Recordó una frase  de G.K. Chesterton: «Cuando el dramaturgo sube al escenario, el drama ha terminado». Bueno, dejemos que termine. ¿Quién lo quiere? Hiede. Su mente volvió a la posibilidad de que Dios fuera un ser de poder limitado. ¿Por qué no? Semejante respuesta era sencilla y directa. Y, sin embargo, Kinderman no podía evitar resistirse a ella con toda su fuerza. ¿Dios, un patán? ¿Un putz? No era posible. El salto en su mente de Dios a la perfección no tenía transición. Era una identidad sin movimiento. El detective sacudió la cabeza. Creía que el concepto de un Dios que fuera menos que todopoderoso era tan aterrador como la no existencia de Dios. Quizá más todavía. La muerte era un final, por lo menos, sin un Dios. Pero, ¿quién sabía lo que podría hacer un Dios imperfecto ? Si era menos que todopoderoso, ¿por qué no podría ser también menos que todo bueno, como el Dios vano, caprichoso y cruel de Job? Con toda la eternidad a Su disposición, ¿qué nuevas torturas malignas no podría imaginar?

William Peter Blatty, Legión.

Sweet Jesus…

Academy Awards producer and former studio chief Joe Roth had this idea to start the show the year after The Passion of the Christ was released: “I say, bring Billy Crystal out in a loincloth, carried on a cross through the Academy.”

Sobre Roth, de la Wikipedia:

Roth was born in New York, New York, the son of Lawrence Roth, a foreman at a plastics plant and Frances Roth. Roth is of Jewish heritage. In 1959, Roth’s father volunteered his son to be a plaintiff in the ACLU’s effort to abolish mandatory prayer in public schools. The case, filed in New York, wound its way through the system, finally reaching the U.S. Supreme Court in 1962. The Court ruled that such prayer was unconstitutional under the First Amendment, in the landmark case of Engel v. Vitale.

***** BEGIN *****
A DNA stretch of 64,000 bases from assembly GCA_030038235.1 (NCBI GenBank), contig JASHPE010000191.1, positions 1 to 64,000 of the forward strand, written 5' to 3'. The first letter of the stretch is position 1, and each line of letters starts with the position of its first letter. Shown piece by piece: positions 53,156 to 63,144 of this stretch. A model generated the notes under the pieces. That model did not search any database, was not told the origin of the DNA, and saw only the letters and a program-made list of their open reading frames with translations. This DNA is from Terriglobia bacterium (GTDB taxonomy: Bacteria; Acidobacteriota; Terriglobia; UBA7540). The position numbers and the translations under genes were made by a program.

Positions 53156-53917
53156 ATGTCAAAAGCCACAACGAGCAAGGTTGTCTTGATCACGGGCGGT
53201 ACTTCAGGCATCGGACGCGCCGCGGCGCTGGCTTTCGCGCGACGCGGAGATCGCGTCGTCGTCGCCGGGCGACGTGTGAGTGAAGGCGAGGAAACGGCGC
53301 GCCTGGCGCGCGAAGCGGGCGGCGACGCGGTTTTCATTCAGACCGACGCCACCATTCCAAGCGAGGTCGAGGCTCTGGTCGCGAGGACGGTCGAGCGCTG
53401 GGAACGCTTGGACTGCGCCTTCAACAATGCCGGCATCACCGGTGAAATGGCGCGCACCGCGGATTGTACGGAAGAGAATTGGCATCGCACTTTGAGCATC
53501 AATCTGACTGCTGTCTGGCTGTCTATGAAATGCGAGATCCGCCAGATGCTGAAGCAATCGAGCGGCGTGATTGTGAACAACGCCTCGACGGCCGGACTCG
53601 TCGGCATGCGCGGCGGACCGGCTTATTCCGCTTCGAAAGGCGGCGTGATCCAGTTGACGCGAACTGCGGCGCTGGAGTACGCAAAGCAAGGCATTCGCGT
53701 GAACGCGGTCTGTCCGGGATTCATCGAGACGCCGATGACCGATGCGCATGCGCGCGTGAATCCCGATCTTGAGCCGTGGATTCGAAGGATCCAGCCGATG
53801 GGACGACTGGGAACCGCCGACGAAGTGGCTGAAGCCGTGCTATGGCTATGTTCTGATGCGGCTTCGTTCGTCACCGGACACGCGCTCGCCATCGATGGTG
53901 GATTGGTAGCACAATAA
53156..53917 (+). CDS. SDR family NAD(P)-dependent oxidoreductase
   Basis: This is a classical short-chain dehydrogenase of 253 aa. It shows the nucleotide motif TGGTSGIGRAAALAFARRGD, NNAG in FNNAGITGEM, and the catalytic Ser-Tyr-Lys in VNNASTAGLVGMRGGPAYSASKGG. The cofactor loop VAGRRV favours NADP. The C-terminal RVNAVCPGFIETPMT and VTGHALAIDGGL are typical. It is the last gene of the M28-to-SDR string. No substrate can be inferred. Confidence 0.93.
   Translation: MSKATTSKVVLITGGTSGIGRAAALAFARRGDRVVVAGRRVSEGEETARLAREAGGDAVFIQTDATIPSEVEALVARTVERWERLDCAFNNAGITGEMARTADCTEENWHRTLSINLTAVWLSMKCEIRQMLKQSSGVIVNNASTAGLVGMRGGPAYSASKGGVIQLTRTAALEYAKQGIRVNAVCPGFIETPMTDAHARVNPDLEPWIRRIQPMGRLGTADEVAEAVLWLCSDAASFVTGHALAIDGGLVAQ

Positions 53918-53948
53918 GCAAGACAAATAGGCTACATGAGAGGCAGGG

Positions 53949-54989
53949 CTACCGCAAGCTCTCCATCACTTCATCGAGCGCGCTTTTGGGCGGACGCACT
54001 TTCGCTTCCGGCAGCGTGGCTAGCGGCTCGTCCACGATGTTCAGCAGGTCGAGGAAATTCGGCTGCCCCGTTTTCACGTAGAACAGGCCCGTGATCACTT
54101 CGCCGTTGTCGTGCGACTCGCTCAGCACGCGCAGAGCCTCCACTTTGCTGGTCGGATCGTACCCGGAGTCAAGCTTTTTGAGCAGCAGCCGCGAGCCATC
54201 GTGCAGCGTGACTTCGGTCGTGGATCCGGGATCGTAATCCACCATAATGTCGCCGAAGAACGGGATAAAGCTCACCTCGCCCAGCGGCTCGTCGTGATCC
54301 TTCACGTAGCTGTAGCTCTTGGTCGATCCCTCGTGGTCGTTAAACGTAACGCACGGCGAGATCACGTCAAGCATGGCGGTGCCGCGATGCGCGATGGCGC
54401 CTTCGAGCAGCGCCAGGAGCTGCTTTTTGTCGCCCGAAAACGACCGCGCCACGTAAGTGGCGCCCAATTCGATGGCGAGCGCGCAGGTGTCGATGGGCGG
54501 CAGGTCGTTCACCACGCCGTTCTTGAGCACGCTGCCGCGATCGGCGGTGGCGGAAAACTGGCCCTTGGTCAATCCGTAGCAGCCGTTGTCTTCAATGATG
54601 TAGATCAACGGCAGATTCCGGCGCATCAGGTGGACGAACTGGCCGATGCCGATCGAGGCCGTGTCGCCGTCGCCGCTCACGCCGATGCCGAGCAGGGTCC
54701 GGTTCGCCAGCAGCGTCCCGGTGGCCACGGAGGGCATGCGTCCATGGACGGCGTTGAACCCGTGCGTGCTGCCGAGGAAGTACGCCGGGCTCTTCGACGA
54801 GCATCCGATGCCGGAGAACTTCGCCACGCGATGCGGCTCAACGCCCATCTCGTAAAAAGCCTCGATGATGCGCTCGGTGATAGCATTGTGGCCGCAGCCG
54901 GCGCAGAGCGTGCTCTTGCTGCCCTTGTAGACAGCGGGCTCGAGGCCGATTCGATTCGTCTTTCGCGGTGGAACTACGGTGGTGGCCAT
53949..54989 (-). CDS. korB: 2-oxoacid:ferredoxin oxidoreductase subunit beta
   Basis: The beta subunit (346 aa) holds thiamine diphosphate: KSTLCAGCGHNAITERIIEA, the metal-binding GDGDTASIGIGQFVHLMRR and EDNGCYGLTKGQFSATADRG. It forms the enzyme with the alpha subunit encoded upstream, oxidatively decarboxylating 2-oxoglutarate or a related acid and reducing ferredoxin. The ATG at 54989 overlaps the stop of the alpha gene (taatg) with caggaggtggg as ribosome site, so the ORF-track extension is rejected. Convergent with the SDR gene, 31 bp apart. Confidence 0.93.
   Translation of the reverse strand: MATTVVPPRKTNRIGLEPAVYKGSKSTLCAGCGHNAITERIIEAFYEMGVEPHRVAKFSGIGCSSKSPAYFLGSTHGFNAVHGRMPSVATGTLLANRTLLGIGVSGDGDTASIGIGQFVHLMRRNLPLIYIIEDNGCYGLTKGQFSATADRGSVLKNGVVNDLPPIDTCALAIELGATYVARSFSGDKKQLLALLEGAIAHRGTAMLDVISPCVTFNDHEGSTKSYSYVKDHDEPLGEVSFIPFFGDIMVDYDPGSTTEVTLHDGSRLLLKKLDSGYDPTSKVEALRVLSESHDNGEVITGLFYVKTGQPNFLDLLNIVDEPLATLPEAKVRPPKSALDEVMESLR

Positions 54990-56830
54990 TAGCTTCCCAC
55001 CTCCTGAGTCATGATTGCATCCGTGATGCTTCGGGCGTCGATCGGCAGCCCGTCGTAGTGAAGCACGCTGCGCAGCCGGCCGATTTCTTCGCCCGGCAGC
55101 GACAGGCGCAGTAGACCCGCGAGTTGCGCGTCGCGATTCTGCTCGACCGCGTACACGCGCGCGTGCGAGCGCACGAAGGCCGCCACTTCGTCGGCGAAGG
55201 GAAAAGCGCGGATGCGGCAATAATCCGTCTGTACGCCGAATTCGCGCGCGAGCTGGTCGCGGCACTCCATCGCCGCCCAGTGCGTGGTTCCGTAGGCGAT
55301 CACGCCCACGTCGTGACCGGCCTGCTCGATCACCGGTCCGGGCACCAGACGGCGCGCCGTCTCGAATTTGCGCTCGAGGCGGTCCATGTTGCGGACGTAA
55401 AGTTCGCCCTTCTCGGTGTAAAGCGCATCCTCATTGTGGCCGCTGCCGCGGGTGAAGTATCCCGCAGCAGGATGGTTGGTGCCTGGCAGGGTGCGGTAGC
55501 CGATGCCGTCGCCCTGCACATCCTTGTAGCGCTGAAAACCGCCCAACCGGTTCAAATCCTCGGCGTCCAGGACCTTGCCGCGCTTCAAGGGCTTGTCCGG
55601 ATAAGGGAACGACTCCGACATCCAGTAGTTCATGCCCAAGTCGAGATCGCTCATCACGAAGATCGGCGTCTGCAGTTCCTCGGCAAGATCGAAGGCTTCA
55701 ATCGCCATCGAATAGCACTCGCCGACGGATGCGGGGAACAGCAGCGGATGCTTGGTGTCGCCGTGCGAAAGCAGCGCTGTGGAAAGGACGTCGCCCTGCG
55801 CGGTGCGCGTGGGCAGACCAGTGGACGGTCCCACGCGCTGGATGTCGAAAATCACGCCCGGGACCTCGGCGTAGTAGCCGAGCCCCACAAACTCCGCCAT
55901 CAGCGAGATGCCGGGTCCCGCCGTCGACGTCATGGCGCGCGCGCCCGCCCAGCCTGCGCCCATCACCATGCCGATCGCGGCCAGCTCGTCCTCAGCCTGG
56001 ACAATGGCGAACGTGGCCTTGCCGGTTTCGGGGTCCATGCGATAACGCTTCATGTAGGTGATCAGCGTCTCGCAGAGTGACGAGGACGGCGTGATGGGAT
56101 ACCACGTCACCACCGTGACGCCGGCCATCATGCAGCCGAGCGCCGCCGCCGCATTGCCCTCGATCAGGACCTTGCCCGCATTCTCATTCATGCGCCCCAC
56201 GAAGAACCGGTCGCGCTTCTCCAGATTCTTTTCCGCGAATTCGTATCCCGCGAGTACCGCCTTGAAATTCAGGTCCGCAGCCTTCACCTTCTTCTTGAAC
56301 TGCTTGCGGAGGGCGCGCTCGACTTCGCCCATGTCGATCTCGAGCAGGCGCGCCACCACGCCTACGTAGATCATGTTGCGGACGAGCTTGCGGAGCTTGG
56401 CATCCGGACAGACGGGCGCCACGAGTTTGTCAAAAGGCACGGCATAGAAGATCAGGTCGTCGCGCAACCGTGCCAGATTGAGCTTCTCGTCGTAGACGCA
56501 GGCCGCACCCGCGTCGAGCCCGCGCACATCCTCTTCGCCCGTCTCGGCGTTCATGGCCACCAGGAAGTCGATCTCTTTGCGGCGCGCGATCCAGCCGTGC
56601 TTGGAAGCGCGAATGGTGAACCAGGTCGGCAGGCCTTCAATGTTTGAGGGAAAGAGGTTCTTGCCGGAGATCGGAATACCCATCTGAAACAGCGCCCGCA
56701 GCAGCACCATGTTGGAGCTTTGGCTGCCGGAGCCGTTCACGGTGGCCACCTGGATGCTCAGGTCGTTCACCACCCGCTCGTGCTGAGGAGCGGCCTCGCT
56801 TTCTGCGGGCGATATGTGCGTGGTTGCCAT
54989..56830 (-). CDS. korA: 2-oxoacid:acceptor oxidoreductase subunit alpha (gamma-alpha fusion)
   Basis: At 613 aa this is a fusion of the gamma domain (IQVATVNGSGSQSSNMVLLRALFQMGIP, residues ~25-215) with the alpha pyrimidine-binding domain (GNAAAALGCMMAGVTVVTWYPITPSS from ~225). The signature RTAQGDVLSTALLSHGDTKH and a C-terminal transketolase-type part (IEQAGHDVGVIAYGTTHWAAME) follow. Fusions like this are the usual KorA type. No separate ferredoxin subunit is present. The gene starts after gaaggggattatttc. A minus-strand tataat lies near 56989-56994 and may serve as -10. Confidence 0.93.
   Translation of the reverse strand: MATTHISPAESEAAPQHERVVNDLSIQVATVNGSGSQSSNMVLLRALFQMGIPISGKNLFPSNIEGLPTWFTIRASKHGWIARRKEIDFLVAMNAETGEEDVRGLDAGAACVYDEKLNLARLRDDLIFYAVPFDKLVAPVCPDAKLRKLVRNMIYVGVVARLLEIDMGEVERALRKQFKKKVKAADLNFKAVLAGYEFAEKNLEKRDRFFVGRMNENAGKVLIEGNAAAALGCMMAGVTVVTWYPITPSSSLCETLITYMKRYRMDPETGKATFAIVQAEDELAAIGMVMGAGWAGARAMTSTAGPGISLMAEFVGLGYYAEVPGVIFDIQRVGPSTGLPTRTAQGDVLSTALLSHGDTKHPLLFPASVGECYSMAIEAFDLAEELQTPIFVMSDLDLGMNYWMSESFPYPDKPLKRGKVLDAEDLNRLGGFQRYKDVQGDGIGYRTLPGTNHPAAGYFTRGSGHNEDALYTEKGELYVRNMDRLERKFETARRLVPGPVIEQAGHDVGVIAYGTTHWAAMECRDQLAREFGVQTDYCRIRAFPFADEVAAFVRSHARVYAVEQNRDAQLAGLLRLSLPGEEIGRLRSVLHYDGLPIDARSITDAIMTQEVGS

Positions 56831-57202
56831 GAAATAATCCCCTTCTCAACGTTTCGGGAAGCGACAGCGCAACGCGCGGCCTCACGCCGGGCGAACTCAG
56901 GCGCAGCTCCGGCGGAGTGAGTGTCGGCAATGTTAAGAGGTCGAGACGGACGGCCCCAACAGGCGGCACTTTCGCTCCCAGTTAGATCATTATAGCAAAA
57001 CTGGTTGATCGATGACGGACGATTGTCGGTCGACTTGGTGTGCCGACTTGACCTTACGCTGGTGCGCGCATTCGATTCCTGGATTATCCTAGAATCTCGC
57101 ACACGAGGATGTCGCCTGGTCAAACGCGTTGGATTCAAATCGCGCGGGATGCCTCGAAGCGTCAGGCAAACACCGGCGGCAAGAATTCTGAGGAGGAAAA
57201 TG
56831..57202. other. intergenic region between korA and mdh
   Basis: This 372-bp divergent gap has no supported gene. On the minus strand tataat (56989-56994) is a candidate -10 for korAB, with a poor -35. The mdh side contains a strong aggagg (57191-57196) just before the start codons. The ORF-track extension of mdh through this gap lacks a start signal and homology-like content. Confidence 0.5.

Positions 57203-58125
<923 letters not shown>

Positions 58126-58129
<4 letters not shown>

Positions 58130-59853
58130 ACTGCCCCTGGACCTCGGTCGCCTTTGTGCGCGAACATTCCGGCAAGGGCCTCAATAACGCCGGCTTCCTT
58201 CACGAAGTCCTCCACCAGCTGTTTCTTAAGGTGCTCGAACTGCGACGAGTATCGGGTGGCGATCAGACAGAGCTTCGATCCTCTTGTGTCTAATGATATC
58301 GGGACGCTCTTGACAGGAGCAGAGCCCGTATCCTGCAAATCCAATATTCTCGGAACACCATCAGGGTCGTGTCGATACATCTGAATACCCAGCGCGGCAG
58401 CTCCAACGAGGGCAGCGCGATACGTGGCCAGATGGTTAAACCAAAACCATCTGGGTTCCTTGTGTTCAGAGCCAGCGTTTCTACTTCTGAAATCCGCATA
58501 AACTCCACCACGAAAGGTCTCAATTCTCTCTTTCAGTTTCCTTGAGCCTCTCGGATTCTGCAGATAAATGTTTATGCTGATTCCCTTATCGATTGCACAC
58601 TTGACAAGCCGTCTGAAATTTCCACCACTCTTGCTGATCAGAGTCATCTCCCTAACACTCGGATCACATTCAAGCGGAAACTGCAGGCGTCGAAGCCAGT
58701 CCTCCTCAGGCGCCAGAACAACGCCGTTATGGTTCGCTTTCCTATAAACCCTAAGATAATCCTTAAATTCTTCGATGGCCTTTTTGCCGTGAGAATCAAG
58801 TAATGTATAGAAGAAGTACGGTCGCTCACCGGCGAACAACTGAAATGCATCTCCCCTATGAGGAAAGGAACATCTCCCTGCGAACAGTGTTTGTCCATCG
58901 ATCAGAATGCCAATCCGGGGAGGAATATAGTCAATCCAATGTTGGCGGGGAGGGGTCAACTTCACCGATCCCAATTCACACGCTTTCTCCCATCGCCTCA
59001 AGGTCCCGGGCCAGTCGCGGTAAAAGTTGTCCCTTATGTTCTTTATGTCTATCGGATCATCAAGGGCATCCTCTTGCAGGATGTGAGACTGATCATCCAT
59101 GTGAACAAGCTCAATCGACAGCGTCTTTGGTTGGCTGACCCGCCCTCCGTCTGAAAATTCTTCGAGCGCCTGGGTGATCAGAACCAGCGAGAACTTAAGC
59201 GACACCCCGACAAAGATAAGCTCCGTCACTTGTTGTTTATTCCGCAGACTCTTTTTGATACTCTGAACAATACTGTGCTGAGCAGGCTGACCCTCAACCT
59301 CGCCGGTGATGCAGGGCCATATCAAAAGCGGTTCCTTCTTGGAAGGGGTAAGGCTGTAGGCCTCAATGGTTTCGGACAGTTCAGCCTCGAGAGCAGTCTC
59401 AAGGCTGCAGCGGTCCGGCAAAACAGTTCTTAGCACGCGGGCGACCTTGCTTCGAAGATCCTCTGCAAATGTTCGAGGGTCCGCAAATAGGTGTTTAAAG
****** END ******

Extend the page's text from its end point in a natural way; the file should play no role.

La cita original, de Joe Eszterhas en The devil’s guide to Hollywood.

If you want to win an Oscar, fight the good fight.

A Holocaust-related film was, for many years, a good bet to be nominated for an Oscar; in later years, it was a film about civil rights and black empowerment.

Today’s hot Oscar subjects are gay rights and gay empowerment.

An Oscar-winning producer said to me, “The Holocaust battle has been won. We’re winning on women’s empowerment, too. The best indication of that is the record number of copies sold of Hillary’s book. The real door-to-door political street fighting is about gay rights and gay marriage now. Those are the movies the Academy wants to reward, and there are a lot of shrewd people in this town who always figure out what the Academy wants to reward, before they sit down and go to work.”

If you write this script, you’re probably a sure bet for an Oscar.

The script is about a saintly black man with a newly discovered mental illness who was abused by white foster parents as a child, a who has surgery now to become the woman he’s always wanted to be, so she can help other black children abused by white foster parents.

In the first half of the movie, he’s played by Denzel Washington. In the second half, the starring role is played by Halle Berry.

The both win Oscars—for Best Actor and Best Actress, respectively—as does Michael Moore for Best Director.

Or, if you want to win an Oscar, try writing about…

A saintly heroic woman, a saintly heroic gay man or woman, a saintly heroic black man or woman, a victimized woman, a gay man or woman, a black man or woman… who frees him or her, or himself and herself from victimization and empowers any of the above gender/color combos, as well as anyone with autism, Tourette’s, or, best of all, a bizarre new neurological disorder that only Oliver Sachs knows about.

Sugiere Joe Eszterhas en The devil’s guide to Hollywood.